Scientists issue guidelines for safe cannabis use

Since marijuana was legalized in the United States, the news has been filled with reports of people who have been given their bums for it. At first, much of the problem was attributed to potable edibles – or rather, the average person’s ignorance of how much THC is too much to consume at once.

But then the terror grew to the potential harms of vaporizers, how bad smoking was like cigarettes, and a host of other dangers one might encounter while dancing with the doobie. However, scientists now believe they understand how cannabis can be used safely and they want to share their thoughts with the public.

Researchers from Canada recently put a list of guidelines in the American Journal of Public Healthand offers cannabis users 10 ways to increase their chances of survival in the modern Stone Age. According to Dr. Benedikt Fischer, senior scientist at the Center for Addiction and Mental Health, uncovered the team’s “factual, science-based information” to help the average cannabis user avoid both short- and long-term health problems associated with cannabis.

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Unfortunately, the latest guidelines are not well received by many. Especially not by those who believe that cannabis is a medicinal plant and should not be feared. In fact, most cannabis users will not appreciate the number one line of defense against the dangers of the pot – and that is abstinence.

Researchers believe the only natural way to prevent cannabis health problems from occurring is to bypass it. “The most effective way to avoid the health risks associated with cannabis use is abstinence,” said the researchers. With this in mind, scientists realize that their weed wisdom won’t stop most adults from smoking marijuana. However, you want to warn the younger generations not to get high too soon.

“Avoid early cannabis use, especially before the age of 16,” the guidelines say.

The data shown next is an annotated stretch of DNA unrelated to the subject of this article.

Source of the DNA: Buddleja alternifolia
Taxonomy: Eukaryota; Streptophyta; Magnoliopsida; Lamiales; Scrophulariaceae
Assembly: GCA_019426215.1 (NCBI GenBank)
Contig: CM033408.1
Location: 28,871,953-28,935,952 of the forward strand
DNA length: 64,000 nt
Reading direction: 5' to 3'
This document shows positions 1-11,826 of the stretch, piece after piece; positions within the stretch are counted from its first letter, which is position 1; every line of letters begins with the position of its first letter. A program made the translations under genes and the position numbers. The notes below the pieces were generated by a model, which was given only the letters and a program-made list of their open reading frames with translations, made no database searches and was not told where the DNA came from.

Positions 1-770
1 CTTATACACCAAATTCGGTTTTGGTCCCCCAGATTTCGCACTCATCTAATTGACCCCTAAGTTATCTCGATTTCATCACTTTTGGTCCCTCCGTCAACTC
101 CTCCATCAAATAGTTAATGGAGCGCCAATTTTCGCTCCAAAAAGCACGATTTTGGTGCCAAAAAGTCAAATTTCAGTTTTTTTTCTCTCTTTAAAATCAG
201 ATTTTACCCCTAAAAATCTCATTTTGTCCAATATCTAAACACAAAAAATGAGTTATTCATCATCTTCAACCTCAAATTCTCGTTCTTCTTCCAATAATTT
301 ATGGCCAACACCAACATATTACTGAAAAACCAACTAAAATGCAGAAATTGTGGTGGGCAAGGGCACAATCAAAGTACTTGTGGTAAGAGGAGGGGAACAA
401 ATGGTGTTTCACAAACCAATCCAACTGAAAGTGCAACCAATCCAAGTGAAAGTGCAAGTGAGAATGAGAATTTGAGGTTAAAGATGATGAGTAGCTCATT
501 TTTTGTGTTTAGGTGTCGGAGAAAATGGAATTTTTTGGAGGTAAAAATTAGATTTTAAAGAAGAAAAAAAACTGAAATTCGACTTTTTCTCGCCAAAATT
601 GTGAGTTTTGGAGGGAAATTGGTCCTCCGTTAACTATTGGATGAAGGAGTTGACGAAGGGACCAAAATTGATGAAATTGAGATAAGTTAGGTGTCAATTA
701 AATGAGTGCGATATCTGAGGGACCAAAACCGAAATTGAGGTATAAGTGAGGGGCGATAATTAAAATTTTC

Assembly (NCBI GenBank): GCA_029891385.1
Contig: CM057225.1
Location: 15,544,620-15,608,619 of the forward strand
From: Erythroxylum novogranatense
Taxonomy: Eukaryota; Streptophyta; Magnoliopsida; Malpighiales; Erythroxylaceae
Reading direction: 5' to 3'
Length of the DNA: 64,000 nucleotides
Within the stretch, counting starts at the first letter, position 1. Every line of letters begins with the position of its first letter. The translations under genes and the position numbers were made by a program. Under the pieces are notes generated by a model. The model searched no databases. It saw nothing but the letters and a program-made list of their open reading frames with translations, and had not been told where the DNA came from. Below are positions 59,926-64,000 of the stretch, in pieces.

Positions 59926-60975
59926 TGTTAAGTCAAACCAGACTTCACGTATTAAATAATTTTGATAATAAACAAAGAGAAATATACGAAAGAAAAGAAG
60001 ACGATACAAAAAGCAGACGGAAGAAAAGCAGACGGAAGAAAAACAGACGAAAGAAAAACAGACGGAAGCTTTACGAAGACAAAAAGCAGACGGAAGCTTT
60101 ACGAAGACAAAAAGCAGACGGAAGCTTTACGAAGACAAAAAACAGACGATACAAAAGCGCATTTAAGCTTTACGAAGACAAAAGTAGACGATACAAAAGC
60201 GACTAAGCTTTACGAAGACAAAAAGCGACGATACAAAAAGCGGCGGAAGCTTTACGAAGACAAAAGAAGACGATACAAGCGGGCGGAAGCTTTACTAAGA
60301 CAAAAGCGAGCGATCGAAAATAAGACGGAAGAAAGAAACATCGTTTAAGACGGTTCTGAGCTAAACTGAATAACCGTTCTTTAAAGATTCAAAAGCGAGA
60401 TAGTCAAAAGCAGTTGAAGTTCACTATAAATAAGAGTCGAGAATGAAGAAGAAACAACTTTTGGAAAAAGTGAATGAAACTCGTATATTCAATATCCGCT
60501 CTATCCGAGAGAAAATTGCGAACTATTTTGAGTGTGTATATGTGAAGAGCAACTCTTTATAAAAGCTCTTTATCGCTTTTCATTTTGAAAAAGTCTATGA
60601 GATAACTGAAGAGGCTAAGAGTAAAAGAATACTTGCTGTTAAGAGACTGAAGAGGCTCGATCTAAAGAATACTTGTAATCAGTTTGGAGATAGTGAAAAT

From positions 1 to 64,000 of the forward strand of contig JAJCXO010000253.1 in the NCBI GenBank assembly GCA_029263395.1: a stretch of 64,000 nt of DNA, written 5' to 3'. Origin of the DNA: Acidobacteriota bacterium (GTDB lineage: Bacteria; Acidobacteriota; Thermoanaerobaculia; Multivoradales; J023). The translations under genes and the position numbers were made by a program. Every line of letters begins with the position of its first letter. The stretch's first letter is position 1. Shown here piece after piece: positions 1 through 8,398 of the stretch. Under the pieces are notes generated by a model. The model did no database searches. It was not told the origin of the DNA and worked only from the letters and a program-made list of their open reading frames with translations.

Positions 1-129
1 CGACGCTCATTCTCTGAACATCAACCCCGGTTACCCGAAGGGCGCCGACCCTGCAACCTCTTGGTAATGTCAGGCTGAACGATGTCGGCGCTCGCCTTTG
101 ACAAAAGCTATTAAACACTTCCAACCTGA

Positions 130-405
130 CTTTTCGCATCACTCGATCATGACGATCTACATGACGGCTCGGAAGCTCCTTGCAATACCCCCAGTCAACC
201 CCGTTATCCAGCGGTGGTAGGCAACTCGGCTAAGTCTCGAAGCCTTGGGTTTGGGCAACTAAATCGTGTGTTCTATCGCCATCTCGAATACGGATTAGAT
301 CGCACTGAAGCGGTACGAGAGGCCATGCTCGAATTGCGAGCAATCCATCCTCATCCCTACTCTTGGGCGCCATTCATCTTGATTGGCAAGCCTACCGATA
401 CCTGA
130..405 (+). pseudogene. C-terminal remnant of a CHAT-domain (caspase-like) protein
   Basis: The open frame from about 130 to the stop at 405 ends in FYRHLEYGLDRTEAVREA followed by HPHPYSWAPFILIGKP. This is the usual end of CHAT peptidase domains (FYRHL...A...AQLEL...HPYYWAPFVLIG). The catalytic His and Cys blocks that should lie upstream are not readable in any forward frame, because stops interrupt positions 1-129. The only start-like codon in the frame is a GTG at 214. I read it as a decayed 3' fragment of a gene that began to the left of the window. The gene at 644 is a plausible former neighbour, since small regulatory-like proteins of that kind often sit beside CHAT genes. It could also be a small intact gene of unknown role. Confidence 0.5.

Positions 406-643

The warnings below focus on effectiveness and quality. The researchers urge cannabis users to opt for lower THC levels or to select “balanced cannabis products with a THC to cannabidiol (CBD) ratio”. The report also urges users to avoid dangerous synthetic cannabinoids known as “Spice” and “K2”.

Smoking is also a significant threat. The researchers want cannabis users to avoid this method of consumption at all costs and switch to safer alternatives. “Avoid smoking cannabis and opting for non-smoking methods such as food,” the report said, adding that users should also avoid “deep or other” risky “inhalation practices.” All in all, the message is that smoking is all bad news.Smoking is also a significant threat. The researchers want cannabis users to avoid this method of consumption at all costs and switch to safer alternatives. “Avoid smoking cannabis and opting for non-smoking methods such as food,” the report said, adding that users should also avoid “deep or other” risky “inhalation practices.” All in all, the message is that smoking is all bad news.

Have you seen the new ad linking marijuana and satanic cults?Photo by Javi Julio Photography / Getty Images

The guidelines continue to discourage daily use. Avid marijuana users often partake of their drug of choice on a daily basis (usually starting with waking up and baking in the morning) to ward off the tragedies of the day. Some even claim that life would not be possible without a little THC rattling around in their brains. However, researchers find that this habit can affect a person’s overall health. “Avoid high-frequency use, which includes both ‘daily and almost daily,” the report said.

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The researchers also advise against driving stoned and using a family history of mental illness.

Right now, the United States is making more strides on the cannabis issue every week. There’s even a chance the facility will be considered for full legalization later this year in Congress. Proponents often complain that legal weeds pose no greater threat to civil society than alcohol and tobacco. Both legal substances continue to bury hundreds of thousands of people each year, but the products are a driving force behind the American economy. Some believe marijuana is perfectly safe, but there is more and more research showing how some users still have health issues and problems. Not everyone can handle their weeds.

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Canadian researchers believe their cannabis use strategy could prevent significant losses as legalization progresses. “These guidelines are an important tool in supporting a public health approach to cannabis use,” said Ian Culbert, executive director of the Canadian Public Health Association.

“People who use cannabis and cannabis-derived products, frontline practitioners and health professionals can benefit from access to evidence-based guidelines that can help reduce the potential negative health effects of cannabis use. With their widespread acceptance, the guidelines will provide people who use cannabis with the information they need to manage their use and protect their health and wellbeing. “

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